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STEM Ambassadors - restoring the earth

Published: Apr 16, 2021 3 min read

s.castle@stem.org.uk

STEM Ambassadors - restoring the earth

April 22 is Earth Day and this year the theme is ‘Restore our Earth’. Earth Day gives us time to plan how we can help prevent climate change by learning more about the environment, food sustainability, ecosystems, the carbon cycle, air quality, plastic pollution and bee conservation.

We spoke to two of our STEM Ambassadors from the West Midlands STEM Ambassador Hub whose jobs are helping to restore our earth.The first is Amy Bloom who is an assistant technical plant engineer at SUEZ.

What does your role involve?

I work at a processing plant that takes household rubbish and turns it into energy. My job as an engineer is to investigate problems when the machines or processes aren’t working the way we want them to.

Why is your area of STEM important?

We have all seen pictures and documentaries of what happens where waste is not collected and treated properly - it ends up in the environment, particularly the oceans. My job helps make sure that what we throw away is dealt with in a way that reduces the effect on the environment.

What challenges do you face in your job?

It can be challenging to ensure the right thing is put into the right bin, and with every area across the country having different rules it can get confusing! However, this issue causes us big problems. For example, putting plastics and metals into your food bin can cause blockages which can mean we have to stop working.

How does your job link to Earth Day and sustainability?

The first process that I work on treats food waste, turning it into two useful products: a gas that we can generate electricity from and a soil-like material that can be spread on fields. As the gas is not made from fossil fuels, using it to make electricity reduces our carbon footprint. The soil-like material helps return nutrients in our food to the earth, making fields healthier and reduce the reliance on adding chemicals into the soil.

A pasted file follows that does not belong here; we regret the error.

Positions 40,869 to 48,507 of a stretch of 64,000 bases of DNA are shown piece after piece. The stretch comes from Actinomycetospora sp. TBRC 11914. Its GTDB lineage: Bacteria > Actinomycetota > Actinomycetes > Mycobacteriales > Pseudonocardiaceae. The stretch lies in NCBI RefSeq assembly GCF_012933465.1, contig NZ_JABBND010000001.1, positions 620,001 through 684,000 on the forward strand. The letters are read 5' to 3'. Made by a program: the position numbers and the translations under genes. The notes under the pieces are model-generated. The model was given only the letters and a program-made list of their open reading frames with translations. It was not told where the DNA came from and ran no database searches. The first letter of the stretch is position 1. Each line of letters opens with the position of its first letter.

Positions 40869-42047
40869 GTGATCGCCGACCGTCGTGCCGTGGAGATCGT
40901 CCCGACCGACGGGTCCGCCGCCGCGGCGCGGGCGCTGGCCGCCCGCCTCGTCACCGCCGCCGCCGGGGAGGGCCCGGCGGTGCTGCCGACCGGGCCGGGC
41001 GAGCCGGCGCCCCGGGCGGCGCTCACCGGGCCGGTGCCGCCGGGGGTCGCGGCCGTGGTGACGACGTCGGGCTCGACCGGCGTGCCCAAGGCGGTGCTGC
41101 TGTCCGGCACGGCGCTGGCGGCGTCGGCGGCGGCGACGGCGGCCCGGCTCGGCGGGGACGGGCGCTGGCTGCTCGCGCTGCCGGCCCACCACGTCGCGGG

The second process that I work on treats the non-recyclable rubbish. We process the waste in a way so that instead of going into a landfill, we can use it safely and get electricity from it.

Tawanda Bwerudza is a project engineer at Polestar.

What does your role mainly involve?

I take someone’s ideas and drawings of what they want a car to look like, then use my skills to make those ideas into a car that can be driven safely and comfortably.

Why is your area of STEM important?

There are over 1,000,000,000 cars in the world. Personal transport is a major contributor to landfill, CO2 emissions and plastic usage. We must look to new technologies and materials to ensure our cars are made from sustainable materials and the components can be recycled and reused.

What challenges do you face in your job?

Breaking old thinking habits of using the cheapest and easiest solution despite its effect on the environment and our communities.

How does your job link to Earth Day and sustainability?

Many of the parts I design are made from sustainable and renewable materials: Our car is a 100% electric car, we also make the carpets from recycled fishnets from the ocean and some of our plastic parts could be made using sugar cane!

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